Incorporated by inventor Thomas Edison in 1892, the General Electric Company is a multinational corporation centered in Fairfield, Connecticut, although the company's main offices are located at the iconic 30 Rockefeller Plaza building in New York City. The fact that GE's headquarters are in such a famous location gives us an idea about the public image that this company has built over the last 120 years.
Today, General Electric is made up of five large business entities; Capital Finance, Consumer & Industrial, Energy Infrastructure, Technology, and Infrastructure. Together these "businesses" employ more than 300,000 employees worldwide. GE has had a place on the Dow Jones Industrial Average since its inception in 1896 and its stock is the most widely held in the world. This all goes to say that General Electric is a very well established, very large multinational company with a vast number of stakeholders. This amazing growth could not have occurred without a strong commitment to its consumers, whose investment and support allowed General Electric to absorb, sustain and grow such a variety of businesses.
The public and the government's general view of General Electric's acquisition and control of entire industries threatened to overshadow the groundbreaking innovations that the company was creating. The United States government invoked antitrust laws, and as such, the company was pressured to leave the power generation business in 1924. Fifteen years later, GE was forced release the patents to its fluorescent light bulb and sell off its interests in radio company RCA under the same monopoly accusations. General Electric's and the government later quickly made amends due to GE's specialty in nuclear and jet engine technology and the start of World War II.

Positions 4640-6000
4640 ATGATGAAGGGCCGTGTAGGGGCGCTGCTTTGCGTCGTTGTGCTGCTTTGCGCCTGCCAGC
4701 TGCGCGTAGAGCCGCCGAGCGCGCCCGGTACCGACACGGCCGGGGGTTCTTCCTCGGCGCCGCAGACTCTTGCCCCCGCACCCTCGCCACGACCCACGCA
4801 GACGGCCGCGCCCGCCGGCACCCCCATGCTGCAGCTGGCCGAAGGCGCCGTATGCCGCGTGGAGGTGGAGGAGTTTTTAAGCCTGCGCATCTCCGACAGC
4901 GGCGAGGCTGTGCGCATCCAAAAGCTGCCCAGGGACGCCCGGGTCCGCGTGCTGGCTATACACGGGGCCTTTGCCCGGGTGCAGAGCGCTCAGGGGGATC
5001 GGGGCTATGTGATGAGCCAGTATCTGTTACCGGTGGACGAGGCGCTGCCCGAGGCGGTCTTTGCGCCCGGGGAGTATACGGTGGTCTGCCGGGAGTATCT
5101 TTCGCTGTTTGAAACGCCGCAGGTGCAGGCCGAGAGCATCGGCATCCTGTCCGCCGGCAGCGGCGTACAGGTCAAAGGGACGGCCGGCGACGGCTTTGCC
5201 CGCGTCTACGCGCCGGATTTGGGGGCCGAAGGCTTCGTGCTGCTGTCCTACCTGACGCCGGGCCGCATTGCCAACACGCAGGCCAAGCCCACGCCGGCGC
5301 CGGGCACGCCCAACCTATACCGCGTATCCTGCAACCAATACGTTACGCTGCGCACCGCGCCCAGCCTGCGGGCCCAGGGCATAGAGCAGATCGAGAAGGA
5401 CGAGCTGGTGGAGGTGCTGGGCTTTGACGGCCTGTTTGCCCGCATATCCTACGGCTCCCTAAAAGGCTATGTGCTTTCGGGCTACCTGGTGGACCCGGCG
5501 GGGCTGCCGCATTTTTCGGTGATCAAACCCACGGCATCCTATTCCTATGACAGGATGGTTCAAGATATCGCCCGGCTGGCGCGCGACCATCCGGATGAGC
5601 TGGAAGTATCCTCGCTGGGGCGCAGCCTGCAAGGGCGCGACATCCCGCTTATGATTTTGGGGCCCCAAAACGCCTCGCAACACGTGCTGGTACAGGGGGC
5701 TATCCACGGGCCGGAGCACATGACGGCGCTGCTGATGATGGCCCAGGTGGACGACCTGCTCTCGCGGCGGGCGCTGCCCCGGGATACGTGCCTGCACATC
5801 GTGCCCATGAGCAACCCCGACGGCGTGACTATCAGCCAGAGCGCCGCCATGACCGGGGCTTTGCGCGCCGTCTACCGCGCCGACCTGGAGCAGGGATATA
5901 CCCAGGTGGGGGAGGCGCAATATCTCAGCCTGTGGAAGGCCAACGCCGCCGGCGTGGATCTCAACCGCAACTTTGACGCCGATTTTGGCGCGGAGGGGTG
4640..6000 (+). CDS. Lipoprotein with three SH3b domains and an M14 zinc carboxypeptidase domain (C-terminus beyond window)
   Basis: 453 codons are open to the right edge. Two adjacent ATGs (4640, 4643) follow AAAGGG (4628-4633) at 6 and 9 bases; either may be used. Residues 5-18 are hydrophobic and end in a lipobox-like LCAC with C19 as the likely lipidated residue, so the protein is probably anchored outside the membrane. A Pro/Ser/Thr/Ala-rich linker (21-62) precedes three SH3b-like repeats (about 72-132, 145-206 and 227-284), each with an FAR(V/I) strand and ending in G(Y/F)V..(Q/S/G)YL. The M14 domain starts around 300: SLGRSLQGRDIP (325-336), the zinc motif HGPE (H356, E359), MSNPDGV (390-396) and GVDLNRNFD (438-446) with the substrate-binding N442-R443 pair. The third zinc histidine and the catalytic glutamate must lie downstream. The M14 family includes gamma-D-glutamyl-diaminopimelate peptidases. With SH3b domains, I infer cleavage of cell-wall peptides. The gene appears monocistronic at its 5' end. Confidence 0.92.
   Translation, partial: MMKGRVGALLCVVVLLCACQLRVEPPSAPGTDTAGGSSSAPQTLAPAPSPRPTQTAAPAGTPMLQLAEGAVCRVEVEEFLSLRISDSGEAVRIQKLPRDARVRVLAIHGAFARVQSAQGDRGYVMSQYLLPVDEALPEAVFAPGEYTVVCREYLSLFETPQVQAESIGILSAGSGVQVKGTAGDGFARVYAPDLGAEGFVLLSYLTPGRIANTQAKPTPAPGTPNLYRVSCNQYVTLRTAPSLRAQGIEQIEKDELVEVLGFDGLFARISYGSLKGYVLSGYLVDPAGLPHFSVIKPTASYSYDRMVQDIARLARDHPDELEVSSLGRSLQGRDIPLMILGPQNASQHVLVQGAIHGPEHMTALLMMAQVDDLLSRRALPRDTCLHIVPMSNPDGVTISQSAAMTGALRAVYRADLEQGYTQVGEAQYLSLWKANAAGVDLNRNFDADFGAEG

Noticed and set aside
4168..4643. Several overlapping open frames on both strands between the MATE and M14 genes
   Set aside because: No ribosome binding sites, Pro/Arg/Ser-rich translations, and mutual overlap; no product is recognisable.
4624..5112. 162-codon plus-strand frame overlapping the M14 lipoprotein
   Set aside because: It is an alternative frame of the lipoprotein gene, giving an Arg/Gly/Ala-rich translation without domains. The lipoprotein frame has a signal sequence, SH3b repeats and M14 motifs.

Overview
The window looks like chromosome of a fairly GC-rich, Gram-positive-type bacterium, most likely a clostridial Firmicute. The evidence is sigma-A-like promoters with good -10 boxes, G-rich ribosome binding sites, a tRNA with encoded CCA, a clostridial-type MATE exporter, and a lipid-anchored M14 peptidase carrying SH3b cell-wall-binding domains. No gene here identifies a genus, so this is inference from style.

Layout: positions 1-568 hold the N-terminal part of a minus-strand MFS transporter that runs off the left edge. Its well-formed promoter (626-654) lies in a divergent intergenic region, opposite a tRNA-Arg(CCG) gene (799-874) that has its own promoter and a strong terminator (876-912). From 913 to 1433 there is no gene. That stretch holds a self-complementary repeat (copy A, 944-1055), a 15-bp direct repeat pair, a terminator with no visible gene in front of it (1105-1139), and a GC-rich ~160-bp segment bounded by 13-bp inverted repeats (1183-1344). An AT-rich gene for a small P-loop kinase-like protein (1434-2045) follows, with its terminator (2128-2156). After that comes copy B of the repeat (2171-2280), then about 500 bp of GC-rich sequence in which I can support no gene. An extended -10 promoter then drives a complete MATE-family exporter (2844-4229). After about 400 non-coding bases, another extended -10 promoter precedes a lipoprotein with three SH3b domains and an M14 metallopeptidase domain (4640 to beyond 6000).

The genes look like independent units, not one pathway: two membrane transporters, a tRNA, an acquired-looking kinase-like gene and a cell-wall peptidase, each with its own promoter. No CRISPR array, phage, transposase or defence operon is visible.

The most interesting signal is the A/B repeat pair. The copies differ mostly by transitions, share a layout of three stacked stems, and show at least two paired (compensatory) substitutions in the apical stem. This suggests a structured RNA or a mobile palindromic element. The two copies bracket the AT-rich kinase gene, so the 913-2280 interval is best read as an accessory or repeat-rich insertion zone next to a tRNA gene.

Later, under CEO Jack Welch, GE became well-known for his particular management acumen and the company's surprising revenue growth. Welch was notorious for continuously pushing his company to eliminate inefficiencies and increase productivity, most famously for consistently firing the bottom 10% of his managers.
In 2001, the company changed hands and Jeffery Immelt was installed as the new CEO of General Electric. Immet believed in this new millennium, corporate social responsibility and sustainability have become not just buzzwords, but could be profit-making opportunities. Immelt continued Welch's work, trying to streamline a massive organization, while keeping profits up. He focused on corporate governance and positioned GE as a company on the forefront of research and ethical business practices. He built a corporate citizenship strategy around sustainable healthcare, energy and climate change, and community building.
In 2005, Immelt unveiled General Electric's new corporate strategy. "Ecomagination" would be the driving force behind the company for the foreseeable future. Based on sustainability and conservation concepts, GE's new direction would please its...